We sailed by the Tuamotus during lockdown, going from Nuku Hiva in the Marquesas to Tahiti, but were not allowed to stop anywhere during the quarantine. With lockdown over, we were eager to head back. After waiting for a reasonable weather window for the typically upwind sail, we left Papeete on June 3 for an overnight 250 nautical mile sail to Fakarava, an island in the Tuamotus archipelago. The Tuamotus are a remote archipelago of lowing lying reefs in the South Pacific. Inside each reef is a lagoon formed, as Darwin noted, when the volcanic island slowly sank down back into the sea and the reefs that formed around the outside of the volcanic island continued to grow.
Waiting for a break in the customary easterly trade winds, often means the weather is unsettled. Although the forecast was for light winds, our passage to the Tuamotus ended up being during a storm! We ended up seeing southerly wind up to 35 knots for a couple of hours with rain – very heavy at times. The rain was so heavy at one point, it seemed to actually flatten out the waves. The wind angle was a reach and it was a fast trip, but unpleasant. Both kids were seasick and we were wet and stressed.
The wind died down by night thankfully. Unsure of the pass into Fakarava, we wanted to arrive during good light hours, not late in the day. We decided to pull into the false pass at Toau, a motu about 30 miles north of Fakarava, around mid day the following day. We picked up a mooring and marveled at the water clarity. We went for a swim and snorkeled a bit, although there was quite a bit of current. The anchorage was flat, peaceful and picturesque. We felt the relaxed pace of the Tuamotus.
Bill and I took the dinghy to land to try and pay for the mooring here. We talked with the couple who owned them. Rather than money, the lady asked us to bring her some flour when we sailed back through Toau (which, because she lives on a deserted atoll, makes perfect sense).
We left the next morning for Fakarava. Winds were light so we mostly motored. The north pass in Fakarava is quite large and open. We proceeded through the channel and anchored off the main town of Rotoava. One of the first things we noticed was a mono-hull and a catamaran wrecked on the beach! It was the talk of the anchorage that the storm we had sailed through was much worse here than out at sea. Apparently, 50 knot winds came up quickly. Numerous anchors dragged several boats onto the lee shore. A few had damage and the two on the beach were lost. At least it was better to be at sea than at anchor in that storm. Thankfully, no one was injured.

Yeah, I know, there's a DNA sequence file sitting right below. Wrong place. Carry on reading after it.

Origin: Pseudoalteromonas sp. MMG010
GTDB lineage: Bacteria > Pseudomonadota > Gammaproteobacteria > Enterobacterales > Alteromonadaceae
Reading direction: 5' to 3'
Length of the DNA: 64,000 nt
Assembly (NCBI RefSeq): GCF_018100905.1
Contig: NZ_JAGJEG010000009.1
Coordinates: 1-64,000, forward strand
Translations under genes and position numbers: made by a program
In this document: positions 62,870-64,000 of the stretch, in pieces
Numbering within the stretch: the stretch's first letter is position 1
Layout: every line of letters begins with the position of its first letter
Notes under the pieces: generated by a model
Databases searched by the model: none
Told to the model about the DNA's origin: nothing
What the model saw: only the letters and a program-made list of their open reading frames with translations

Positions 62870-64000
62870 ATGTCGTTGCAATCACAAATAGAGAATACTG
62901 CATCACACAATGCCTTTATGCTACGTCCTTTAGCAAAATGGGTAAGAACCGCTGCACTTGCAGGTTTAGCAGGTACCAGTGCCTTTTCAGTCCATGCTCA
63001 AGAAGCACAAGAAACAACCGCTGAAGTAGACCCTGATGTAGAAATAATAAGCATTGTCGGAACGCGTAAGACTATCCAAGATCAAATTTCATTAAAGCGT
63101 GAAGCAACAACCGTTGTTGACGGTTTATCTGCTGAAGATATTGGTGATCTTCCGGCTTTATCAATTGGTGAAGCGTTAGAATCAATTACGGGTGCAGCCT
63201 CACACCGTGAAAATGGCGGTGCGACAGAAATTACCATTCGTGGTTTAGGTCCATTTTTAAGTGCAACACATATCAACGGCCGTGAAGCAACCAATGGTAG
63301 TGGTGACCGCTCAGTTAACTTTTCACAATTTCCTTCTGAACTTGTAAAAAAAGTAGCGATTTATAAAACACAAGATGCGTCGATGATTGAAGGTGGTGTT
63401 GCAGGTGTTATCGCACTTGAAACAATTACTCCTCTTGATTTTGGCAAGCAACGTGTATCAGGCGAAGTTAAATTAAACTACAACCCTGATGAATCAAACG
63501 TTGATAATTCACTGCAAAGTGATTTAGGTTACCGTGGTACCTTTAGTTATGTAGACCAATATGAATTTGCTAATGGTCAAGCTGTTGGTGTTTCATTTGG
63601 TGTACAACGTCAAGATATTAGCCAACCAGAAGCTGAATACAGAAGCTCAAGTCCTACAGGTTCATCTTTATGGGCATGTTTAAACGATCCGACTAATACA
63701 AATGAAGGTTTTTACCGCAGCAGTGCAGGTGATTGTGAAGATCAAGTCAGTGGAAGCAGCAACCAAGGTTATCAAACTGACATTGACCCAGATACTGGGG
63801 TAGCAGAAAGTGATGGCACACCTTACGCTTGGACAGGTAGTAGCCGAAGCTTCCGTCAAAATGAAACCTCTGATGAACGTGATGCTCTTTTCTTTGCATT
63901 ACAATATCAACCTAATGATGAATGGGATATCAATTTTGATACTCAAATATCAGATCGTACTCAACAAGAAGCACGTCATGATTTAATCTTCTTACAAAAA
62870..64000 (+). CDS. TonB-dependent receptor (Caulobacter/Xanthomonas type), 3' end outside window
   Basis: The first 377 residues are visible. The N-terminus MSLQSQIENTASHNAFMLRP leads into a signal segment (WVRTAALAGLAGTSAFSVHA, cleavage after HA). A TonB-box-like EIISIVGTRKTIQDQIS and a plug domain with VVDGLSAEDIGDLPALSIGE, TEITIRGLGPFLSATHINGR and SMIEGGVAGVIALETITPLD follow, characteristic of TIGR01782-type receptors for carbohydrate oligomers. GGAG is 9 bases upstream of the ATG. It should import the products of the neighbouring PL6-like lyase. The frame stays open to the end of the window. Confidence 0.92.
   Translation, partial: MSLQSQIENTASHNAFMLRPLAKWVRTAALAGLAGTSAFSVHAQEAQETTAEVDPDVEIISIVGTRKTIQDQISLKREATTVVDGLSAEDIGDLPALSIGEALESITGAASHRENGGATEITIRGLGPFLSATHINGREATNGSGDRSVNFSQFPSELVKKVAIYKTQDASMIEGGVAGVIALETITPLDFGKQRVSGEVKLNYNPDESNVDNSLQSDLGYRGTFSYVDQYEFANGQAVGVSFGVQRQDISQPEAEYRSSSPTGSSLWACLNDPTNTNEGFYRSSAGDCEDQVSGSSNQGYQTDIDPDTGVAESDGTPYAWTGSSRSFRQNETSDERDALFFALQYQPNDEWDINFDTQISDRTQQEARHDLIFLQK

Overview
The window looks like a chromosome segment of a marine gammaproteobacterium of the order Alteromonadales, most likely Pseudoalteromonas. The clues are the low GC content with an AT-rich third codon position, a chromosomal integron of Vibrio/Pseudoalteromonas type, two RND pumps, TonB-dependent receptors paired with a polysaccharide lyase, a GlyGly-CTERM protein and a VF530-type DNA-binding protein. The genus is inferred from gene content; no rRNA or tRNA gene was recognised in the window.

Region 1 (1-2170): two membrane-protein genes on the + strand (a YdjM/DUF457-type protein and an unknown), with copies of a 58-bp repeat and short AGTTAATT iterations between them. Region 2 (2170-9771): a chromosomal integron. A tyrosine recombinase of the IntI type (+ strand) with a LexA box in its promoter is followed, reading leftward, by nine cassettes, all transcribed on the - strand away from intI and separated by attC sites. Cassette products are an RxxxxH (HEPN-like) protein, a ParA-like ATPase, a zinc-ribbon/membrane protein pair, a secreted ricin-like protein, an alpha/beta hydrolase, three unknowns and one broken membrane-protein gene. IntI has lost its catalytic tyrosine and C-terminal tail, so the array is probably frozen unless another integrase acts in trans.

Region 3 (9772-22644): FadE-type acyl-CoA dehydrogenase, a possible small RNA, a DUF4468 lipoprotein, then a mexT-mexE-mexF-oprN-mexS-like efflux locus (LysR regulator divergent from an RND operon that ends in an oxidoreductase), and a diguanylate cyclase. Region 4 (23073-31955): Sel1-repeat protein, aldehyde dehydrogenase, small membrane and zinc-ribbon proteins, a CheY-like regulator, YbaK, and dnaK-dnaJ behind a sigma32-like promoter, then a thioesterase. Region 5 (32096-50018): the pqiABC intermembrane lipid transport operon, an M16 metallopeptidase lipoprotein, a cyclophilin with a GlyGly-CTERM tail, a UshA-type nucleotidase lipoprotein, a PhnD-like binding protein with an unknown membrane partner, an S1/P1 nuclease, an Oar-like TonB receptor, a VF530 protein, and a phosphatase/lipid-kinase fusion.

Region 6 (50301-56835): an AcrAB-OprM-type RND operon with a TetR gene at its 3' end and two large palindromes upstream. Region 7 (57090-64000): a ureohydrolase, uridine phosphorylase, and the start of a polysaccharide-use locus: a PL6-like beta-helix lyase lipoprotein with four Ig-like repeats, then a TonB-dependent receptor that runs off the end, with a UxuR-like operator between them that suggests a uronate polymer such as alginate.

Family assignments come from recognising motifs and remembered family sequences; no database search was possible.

Hearing what happened we decided that if a similar situation came up again – an ongoing threat in the exposed Tuamotus islands – the best plan would be to drop the anchor in the sea and motor around in deep water till the weather passes.
Bill and I dove the North Pass of Fakarava in the afternoon. It was intense! Because of the current, it was probably the most difficult dive I have done. Sometimes I held onto my mask because I thought that it would get blown off. I felt that if I lost track of the guide, I would be swept out to sea and may never be seen again. But it was also exhilarating. In the strong current, without even swimming you felt like a superhero flying over fields of beautiful coral. There were also lots of sharks but they mostly minded their own business. The guide had a plan and pick up boat for the drift dive, so you actually never swim against the current.
From Rotoava town, we sailed inside the lagoon down to the south pass. It was a little nerve wrecking with coral heads and rocks to watch for, but fairly well charted. Inside the atoll, we had such flat seas, a nice mellow breeze and great landscapes that Bill quickly became a fan of atoll sailing.
We did two more dives of the south pass of Fakarava. The second afternoon one had some current but not as much as the north pass. It did have more sharks than I have ever seen and the water clarity is incredible. Another amazing dive.
Bill opted to do a night dive in Fakarava to watch the sharks feeding, which I promptly passed on. Being underwater in the dark would be disorienting enough, but with sharks feeding, no thank you. Bill survived the night shark dive and reported that the shark behavior was very different at night. The same fish that the sharks swam around with all day, they start eating at night. One would think that would suggest not swimming with sharks at night, but Bill enjoyed the dive anyway.